Wednesday, November 11, 2009

I've been thinking about this subject, but I always forget to write down my thoughts about it. Photography is like Ghostbusters. That little trap they throw out - It opens up, sucks in everything, and closes again, with all that stuff trapped inside. In their case it's ghosts. In my case, it's life. And it's that dynamic for me. People take it for granted. Cameras are probably of the most ubiquitous pieces of technology on the planet. I heard it put like this: Anyone can use a pen, but does that make them a writer? A writer has a relationship with words. A love affair. I can imagine what it's like to love another art because I have my own. I walk around and see light and I'm captivated by it. I could sit and watch sunlight hitting a wall all day long. But I don't have to. I have a camera. The shutter opens, it sucks in everything, and it closes again. And there's a moment trapped inside. I can view that moment later. I can print that moment and hold it in my hands. It's the reason I love the idea of film. Not using film, just the concept of it - there's a magic quality to it. A chemical change created by light smacking into the celluloid. You know that moment is in there. Physically.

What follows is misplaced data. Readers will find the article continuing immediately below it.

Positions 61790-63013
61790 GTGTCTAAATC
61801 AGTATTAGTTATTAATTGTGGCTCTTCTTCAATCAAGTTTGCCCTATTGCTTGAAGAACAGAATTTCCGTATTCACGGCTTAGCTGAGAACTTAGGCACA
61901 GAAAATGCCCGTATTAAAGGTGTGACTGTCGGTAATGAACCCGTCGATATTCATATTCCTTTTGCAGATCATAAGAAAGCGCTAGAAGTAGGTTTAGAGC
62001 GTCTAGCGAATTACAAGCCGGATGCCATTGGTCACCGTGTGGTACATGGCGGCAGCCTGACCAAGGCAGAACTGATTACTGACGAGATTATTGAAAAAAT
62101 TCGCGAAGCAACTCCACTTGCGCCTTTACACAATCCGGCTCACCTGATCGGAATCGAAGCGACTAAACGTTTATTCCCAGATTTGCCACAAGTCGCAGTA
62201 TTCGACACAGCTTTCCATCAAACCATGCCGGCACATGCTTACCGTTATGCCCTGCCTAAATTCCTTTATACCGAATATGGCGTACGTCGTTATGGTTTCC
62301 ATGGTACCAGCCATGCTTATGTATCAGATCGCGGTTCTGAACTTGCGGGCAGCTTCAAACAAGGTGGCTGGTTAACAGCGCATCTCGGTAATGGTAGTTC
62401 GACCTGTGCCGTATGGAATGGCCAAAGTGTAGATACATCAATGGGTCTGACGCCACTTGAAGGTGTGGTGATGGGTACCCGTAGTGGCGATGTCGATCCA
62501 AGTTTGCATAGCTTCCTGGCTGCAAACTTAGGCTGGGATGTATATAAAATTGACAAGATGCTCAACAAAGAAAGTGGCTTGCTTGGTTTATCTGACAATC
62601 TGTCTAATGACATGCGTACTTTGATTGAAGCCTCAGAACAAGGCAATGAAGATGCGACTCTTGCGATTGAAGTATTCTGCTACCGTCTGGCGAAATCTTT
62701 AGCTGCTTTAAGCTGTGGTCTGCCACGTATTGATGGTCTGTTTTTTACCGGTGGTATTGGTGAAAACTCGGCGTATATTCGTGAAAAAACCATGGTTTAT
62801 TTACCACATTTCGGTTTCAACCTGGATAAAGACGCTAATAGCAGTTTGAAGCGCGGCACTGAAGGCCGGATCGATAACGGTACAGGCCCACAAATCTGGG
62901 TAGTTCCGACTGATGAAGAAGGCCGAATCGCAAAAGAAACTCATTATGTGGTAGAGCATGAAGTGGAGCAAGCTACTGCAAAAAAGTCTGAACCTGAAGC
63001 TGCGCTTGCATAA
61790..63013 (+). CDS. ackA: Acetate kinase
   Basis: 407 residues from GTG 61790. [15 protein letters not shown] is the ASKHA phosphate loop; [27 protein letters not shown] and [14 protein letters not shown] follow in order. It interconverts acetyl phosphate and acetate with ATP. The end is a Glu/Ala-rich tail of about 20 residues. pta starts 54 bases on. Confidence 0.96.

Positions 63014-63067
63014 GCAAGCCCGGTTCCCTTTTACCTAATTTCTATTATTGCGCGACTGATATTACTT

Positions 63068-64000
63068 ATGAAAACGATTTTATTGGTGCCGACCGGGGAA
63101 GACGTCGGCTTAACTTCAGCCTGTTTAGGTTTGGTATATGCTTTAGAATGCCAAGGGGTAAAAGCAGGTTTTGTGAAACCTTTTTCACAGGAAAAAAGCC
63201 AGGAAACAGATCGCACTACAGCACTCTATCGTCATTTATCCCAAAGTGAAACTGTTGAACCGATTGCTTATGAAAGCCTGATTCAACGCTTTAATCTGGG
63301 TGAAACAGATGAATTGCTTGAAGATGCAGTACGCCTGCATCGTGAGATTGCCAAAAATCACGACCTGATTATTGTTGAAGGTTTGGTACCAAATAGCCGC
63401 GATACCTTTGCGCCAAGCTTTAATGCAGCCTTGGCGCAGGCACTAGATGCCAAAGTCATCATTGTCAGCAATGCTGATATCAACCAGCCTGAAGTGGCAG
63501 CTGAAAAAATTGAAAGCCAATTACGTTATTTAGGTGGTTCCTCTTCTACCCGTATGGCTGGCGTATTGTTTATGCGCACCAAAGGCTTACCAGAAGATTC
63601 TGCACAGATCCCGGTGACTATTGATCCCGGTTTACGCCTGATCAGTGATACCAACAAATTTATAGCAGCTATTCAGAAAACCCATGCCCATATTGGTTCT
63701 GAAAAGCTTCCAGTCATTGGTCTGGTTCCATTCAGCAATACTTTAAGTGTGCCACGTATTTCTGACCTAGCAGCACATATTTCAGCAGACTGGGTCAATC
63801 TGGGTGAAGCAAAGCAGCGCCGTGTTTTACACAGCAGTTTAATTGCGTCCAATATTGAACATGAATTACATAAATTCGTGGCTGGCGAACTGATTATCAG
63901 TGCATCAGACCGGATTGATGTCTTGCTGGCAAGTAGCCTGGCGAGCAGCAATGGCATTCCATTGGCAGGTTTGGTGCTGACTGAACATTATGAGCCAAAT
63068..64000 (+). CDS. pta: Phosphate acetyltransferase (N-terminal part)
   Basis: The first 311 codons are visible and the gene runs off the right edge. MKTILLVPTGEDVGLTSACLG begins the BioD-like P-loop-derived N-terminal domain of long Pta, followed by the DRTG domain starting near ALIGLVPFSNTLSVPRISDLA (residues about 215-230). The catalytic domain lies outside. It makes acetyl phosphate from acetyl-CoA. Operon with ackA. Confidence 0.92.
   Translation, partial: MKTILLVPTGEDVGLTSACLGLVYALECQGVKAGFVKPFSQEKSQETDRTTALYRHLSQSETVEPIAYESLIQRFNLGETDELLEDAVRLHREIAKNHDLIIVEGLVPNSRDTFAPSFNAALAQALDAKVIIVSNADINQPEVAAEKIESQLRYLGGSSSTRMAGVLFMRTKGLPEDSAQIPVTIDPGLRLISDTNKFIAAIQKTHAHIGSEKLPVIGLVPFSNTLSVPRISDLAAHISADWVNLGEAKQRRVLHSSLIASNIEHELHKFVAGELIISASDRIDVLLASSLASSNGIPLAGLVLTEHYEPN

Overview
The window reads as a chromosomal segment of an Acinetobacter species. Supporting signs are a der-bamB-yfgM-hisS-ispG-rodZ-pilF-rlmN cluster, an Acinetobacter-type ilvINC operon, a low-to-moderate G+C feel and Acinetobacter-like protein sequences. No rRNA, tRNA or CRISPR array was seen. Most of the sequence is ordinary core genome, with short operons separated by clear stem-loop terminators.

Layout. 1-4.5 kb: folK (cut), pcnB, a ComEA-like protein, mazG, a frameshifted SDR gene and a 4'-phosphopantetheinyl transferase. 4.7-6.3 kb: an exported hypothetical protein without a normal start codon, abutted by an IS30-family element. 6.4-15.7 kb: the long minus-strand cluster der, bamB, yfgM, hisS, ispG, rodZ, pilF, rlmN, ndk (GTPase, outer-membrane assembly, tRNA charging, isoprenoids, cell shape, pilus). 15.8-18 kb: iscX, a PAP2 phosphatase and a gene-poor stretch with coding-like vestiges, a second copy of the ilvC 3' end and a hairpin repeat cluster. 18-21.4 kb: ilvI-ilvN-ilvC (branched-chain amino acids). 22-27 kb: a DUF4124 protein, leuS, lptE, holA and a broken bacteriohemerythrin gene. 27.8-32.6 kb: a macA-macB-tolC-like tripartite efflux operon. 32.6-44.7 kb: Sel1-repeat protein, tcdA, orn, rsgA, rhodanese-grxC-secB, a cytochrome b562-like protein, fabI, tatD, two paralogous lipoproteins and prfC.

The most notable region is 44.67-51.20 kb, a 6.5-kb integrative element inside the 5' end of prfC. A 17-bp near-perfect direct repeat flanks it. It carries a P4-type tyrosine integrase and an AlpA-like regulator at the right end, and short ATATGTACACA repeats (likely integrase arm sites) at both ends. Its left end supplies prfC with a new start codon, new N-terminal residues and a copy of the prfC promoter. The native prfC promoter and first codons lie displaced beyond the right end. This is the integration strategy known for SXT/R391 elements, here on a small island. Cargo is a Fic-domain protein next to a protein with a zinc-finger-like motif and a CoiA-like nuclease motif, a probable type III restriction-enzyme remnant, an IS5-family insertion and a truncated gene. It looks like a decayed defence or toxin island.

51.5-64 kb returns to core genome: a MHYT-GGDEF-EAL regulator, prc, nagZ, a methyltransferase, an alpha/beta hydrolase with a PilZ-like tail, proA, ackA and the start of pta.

I don't make photographs to produce a beautiful image. I don't show them so people can give me compliments. I make photographs because I like moments. I like to show people what they're missing. So much gets lost. I like strong composition and all that stuff. It's important. But that's a byproduct. Surface stuff. If that fraction of a second contains those things, it only makes it more interesting, but it's still about perspective more than anything else. How I looked at a situation. I'd still be walking around taking pictures if I was the last person on the planet. I'd find an empty gallery and fill it with photographs. Not for vanity. Not to admire my own work. I would fill it because it's my life. Framed pieces of time. They don't come back again. My advice is to look a little harder.